The battle to save the Tribe: What it took to keep three collegiate women’s teams on campus


WILLIAMSBURG, Va. (WAVY) — In September, a petition started circulating in the online gymnastics community explaining what was happening at William & Mary. 

The Tribe’s women’s varsity gymnastics team was one of seven sports programs on the chopping block. Men’s gymnastics, men’s indoor and outdoor track, men’s and women’s swimming and women’s volleyball were also getting the ax. 

Then-Athletic Director Samantha Huge explained they made decision for financial reasons.  

Almost immediately, an organization called CGGI, College Gymnastics Growth Initiative, created a petition to save the women’s gymnastics team. CGGI falls under the Women’s College Gymnastics Association.

10 On Your Side spoke with WCGA President Kerrie Turner about the petition and the efforts to save the Tribe Women’s Gymnastics Program. 

“Every time we go into this situation we’re just hoping to get as many eyes on this situation as possible, get as many people activated as possible just to really just bring attention to the situation,” said Turner. 

The petition was shared by coaches, athletes and supporters from around the country. 

Turner says there are already too few college gymnastics programs in America, at a time when the sports itself is growing tremendously. This year alone, the University of Alaska Anchorage, Seattle-Pacific and the University of Bridgeport have all cut their women’s gymnastics teams.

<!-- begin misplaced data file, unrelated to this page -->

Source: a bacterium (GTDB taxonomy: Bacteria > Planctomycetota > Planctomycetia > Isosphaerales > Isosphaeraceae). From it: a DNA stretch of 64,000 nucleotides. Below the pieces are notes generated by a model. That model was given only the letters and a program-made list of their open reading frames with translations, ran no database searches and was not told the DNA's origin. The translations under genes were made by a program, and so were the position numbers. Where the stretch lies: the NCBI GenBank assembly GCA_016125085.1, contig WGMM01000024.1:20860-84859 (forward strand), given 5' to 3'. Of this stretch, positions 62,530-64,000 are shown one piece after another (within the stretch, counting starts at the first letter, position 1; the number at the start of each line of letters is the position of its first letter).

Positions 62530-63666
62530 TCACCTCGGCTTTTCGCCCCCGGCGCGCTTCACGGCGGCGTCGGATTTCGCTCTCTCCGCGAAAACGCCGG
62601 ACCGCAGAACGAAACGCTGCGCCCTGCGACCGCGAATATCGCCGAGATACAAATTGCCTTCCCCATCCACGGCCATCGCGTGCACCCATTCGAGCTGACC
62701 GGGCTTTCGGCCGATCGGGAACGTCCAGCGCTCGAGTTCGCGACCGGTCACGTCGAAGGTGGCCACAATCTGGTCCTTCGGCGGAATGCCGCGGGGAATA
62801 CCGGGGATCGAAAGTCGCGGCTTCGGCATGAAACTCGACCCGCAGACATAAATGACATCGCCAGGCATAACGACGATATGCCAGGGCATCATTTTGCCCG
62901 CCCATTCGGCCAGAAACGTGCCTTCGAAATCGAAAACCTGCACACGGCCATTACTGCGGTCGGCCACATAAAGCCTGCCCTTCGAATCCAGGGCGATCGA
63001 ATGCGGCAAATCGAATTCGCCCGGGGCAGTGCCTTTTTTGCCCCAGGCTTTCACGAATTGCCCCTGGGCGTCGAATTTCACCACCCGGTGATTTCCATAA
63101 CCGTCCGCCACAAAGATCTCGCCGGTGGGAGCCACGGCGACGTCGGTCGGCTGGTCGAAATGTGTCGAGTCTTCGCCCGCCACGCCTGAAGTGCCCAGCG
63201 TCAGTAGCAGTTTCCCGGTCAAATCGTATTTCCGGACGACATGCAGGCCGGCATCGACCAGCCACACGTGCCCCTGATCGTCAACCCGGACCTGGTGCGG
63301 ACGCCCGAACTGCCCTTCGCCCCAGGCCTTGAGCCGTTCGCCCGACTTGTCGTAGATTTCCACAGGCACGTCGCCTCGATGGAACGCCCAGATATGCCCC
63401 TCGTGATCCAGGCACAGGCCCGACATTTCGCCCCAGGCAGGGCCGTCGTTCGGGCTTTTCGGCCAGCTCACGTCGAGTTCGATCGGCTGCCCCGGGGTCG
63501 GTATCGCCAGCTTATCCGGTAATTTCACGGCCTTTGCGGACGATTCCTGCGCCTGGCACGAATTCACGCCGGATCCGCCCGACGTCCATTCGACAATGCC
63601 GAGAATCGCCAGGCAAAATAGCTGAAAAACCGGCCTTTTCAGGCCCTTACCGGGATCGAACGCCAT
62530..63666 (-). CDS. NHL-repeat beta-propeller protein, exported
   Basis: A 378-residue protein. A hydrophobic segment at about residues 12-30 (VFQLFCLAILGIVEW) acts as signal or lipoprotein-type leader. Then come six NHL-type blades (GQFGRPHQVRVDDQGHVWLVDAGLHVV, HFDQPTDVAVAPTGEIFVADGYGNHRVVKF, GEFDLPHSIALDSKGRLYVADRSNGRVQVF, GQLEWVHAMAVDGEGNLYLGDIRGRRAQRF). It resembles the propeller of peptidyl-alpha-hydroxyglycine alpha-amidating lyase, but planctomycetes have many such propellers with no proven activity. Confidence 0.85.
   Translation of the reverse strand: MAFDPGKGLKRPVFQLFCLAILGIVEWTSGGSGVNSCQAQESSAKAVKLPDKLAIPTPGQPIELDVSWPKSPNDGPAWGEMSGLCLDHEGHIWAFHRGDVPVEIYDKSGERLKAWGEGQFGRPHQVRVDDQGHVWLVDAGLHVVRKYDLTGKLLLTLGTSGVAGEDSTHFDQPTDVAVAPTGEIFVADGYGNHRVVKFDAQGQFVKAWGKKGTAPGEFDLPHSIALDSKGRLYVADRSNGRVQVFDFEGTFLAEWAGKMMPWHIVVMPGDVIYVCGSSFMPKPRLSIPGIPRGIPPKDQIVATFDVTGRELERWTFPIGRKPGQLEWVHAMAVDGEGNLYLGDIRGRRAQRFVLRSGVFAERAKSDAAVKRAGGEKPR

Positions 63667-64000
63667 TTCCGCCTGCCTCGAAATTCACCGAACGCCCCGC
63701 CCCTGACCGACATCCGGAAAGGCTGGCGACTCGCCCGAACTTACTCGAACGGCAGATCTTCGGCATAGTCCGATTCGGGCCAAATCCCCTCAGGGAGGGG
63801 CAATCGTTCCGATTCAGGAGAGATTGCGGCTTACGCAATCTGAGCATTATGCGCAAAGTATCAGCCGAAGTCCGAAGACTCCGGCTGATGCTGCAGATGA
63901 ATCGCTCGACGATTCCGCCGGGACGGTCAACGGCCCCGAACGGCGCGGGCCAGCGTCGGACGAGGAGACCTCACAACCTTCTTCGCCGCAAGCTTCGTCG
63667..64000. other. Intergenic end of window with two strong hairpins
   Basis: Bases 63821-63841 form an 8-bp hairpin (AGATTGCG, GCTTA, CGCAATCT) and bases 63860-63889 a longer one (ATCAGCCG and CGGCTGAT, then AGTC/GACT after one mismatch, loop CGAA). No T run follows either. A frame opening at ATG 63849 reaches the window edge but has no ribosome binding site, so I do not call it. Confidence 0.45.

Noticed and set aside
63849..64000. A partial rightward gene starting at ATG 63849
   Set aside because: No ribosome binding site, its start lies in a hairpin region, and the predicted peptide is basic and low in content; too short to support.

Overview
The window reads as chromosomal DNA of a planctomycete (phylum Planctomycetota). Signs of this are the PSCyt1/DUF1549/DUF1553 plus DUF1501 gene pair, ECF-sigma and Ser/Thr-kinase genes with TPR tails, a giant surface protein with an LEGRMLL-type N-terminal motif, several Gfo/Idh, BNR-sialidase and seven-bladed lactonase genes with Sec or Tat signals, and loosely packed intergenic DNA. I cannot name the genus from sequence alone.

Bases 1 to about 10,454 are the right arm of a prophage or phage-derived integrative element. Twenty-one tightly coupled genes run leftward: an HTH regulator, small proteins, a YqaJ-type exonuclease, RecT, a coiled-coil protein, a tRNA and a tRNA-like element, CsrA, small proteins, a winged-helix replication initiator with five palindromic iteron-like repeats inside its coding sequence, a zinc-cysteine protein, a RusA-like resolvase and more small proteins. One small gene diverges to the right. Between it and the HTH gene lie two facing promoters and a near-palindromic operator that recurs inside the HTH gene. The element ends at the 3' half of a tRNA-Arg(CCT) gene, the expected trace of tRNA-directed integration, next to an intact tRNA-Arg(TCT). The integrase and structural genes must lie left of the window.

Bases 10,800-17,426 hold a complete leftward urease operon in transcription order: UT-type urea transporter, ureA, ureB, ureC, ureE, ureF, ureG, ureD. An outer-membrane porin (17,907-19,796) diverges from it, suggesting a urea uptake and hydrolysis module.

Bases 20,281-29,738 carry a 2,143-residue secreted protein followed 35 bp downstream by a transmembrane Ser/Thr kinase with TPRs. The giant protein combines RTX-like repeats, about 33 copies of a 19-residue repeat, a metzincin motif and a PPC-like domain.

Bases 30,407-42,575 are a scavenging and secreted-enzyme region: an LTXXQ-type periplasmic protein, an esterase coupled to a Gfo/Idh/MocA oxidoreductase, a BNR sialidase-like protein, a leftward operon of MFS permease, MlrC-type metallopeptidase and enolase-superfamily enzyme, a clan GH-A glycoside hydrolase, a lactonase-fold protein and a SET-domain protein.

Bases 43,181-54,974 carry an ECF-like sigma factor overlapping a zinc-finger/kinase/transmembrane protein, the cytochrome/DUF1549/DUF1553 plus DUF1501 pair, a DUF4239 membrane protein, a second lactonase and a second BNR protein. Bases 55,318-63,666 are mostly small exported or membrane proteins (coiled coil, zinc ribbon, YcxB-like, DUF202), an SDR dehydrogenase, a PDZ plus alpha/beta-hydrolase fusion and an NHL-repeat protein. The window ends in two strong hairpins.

Turner says CGGI will fight for each and every program.  

At William & Mary the athletes fought back as well. 

The women’s teams banded together retaining attorney Arthur Bryant, an expert on Title IX. Bryant represented the Tribe’s women’s basketball team when the school tried to cut the sport in 1991. He won. Thirty years later, the team still exists. 

On Sept. 23, Bryant sent a letter to William & Mary President Katherine Rowe saying the cuts violated Title IX laws and threatened to sue if the school didn’t reinstate the teams. 

In the initial announcement, Huge, the athletic director, assured the cuts were Title IX compliant. 

Bryant laid out the numbers, which showed not only were the cuts not compliant with Title IX, but even if the school reinstated the three women’s teams, they still wouldn’t be Title IX compliant. 

Facing a lawsuit, the school announced all three women’s programs would remain on campus

“That’s an enormous step forward. It’s a huge victory not only for the women on these teams that had been eliminated but for anybody who cares about fairness and equity,” said Bryant. 

A month after making the announcement to cut the team, Huge stepped down. Jeremy Martin stepped in as interim athletic director. 

Martin went a step further than simply keeping the three women’s teams. He also vowed to make the department totally compliant with Title IX by the 2022-2023 school year. 

“Equity is squarely within William & Mary’s values,” said Martin. “So we’re going to build upon that foundation in the athletics department. We’ll undertake a gender equity review during this year to make sure that every student-athlete who comes here has an experience that’s equitable and provides them the greatest opportunity for success.”

Bryant says the outcome is a message to schools and women across the country. 

“It’s a message to schools that they need to comply with the law and give gender equity in their athletic programs. It’s a lesson to the women that if you’re not being treated fairly it’s time to fight.”

Bryant wants female college athletes everywhere to know the law is on their side. 

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